U of M stadium proposal gets first legislative hearing University of Minnesota President Robert Bruininks and top U of M athletics leaders told members of the Senate Higher Education Budget Committee this legislative session offers the best chance for a new Gopher football stadium. The latest stadium proposal passed out of committee.5:18 p.m.
Fish warning issued
High levels of a chemical contaminant in the Mississippi River have prompted state health officials to issue a new warning about eating fish from the river.
Researchers for the state and 3M found high enough levels of the Perfluorochemical compound PFOS in fish in a stretch of river in the south Twin Cities metro area, to issue new advice for eating bluegill sunfish. Releases of PFOS came from the Scotchgard manufacturing operations at 3M's Cottage Grove plant, where the product was made for nearly 50 years.
The new recommendations advise against eating more than one meal of bluegill sunfish a week from "pool 2" of the Mississippi River between the Hastings Dam and Ford Dam in Saint Paul.
Tom Crann talked with Department of Health Research Scientist Pat McCann, who says it's too early to know if PFOS has affected fish in other parts of the river as well.5:23 p.m.
Bolten Replaces Card as White House Chief of Staff
Amid growing calls for a White House shakeup and concerns about low poll ratings, President Bush announces that Joshua Bolten will replace Andrew Card as White House Chief of Staff. Bolten is the current Director of the Office of Management and Budget.
Columnists Review Immigration and Resignation
E.J. Dionne, a columnist for the Washington Post and senior fellow at the Brookings Institution, and columnist Charles Krauthammer talk with Melissa Block about immigration, Andy Card's resignation, and the deaths of Caspar Weinberger and Lyn Nofziger.
Israel Exit Polls Indicate a Win for Kadima Party
Exit polls in Israel's elections are projecting that interim Prime Minister Ehud Olmert's Kadima party will win the most parliamentary seats, putting it in a position to form a coalition government. These are the first elections held since former Prime Minister Ariel Sharon had a stroke in January.
Youth-Jobs Law Protests Bring Paris to a Standstill
Tens of thousands take to the streets in France to protest a new youth-jobs law. Public-transport workers and teachers stage a strike to try to force Prime Minister Dominique de Villepin to abandon the law. Union and student leaders say the law will create a generation of "throwaway workers."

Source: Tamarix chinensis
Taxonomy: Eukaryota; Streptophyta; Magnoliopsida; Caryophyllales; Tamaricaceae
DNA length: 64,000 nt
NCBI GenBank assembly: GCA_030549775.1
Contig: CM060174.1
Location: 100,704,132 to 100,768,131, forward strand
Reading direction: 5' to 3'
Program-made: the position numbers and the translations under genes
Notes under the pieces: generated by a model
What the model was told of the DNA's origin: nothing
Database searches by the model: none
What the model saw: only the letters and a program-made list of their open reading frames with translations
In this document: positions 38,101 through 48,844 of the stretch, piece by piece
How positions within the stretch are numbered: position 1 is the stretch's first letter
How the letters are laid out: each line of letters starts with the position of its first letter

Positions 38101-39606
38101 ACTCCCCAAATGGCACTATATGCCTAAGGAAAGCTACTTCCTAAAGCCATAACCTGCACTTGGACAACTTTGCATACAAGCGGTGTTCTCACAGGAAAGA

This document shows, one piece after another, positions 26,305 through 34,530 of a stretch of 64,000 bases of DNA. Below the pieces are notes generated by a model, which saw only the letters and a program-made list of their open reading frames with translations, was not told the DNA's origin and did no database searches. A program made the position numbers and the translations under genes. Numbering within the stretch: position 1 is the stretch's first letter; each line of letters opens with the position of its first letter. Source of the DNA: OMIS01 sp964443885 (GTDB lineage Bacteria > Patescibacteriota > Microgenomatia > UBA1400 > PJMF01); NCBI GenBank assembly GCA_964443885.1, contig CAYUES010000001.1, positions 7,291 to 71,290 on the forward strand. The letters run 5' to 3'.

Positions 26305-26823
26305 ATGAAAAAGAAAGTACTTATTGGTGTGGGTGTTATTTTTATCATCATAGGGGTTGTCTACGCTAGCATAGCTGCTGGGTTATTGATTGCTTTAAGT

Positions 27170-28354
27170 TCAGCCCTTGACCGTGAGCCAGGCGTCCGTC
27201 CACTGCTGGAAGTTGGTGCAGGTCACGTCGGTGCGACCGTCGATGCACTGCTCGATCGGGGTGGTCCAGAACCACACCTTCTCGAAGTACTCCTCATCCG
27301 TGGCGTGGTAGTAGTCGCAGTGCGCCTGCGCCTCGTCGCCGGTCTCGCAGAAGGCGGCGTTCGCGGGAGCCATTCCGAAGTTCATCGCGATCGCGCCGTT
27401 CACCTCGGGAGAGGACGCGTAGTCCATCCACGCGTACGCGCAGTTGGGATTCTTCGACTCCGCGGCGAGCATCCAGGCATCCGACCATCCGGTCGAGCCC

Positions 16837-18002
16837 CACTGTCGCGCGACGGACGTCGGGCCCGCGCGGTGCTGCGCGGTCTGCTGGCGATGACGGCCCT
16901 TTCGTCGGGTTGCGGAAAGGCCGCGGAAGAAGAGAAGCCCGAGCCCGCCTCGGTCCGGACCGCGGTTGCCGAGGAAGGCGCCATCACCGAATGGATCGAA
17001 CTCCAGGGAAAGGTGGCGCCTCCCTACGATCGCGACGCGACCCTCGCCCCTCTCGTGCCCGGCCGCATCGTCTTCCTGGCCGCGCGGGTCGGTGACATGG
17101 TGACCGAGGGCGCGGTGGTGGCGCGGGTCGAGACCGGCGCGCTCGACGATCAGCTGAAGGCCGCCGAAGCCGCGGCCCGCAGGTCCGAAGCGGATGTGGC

Frist Pushes Stringent Immigration Proposal
A Senate panel's overhaul of immigration and border-security laws has hit a speed bump on its way to the Senate chamber. Rather than bringing up the committee's bill, Majority Leader Bill Frist is advancing his own proposal, which deals only with border-security issues and does not include immigrant-labor provisions.
Spanish D.J. Organizes Immigration-Reform Protests
Rafael Pulido, aka "El Pistolero," is host of a morning talk show for WOJO's La Que Buena. His show is the main vehicle for informing the Hispanic community about protests against the immigration bill that is currently under consideration in the Senate.
Naming Dispute Brewing over Washington's U Street
Washington, D.C.'s "U Street corridor" has been a center for African-American commerce and culture for decades. But efforts by African immigrants to rename part of the area "Little Ethiopia" has emotions running high. The immigrants see themselves as part of the rebirth of the area.
Little League Adds 20 Feet to the Outfield
Baseball players ages 11 and 12 who are playing in the Little League World Series this summer will have to run farther and throw harder because 20 feet have been added to the field. Lance Van Auchen, spokesman for Little League Baseball, explains why outfield fences are being moved to 225 feet away from homeplate.
A Guy Named Otto and a Moose
Commentator Kevin Kling has a story about a true-life experience involving Bill Magie, a legend up in the north country.
Supreme Court Questions Military Trials for Detainees
The Supreme Court hears arguments about whether President Bush has the sole power to establish military tribunals to try Guantanamo prisoners for war crimes. The administration says the detainees have to submit first to commissions run by the military, and only when that is done can they appeal to civilian courts.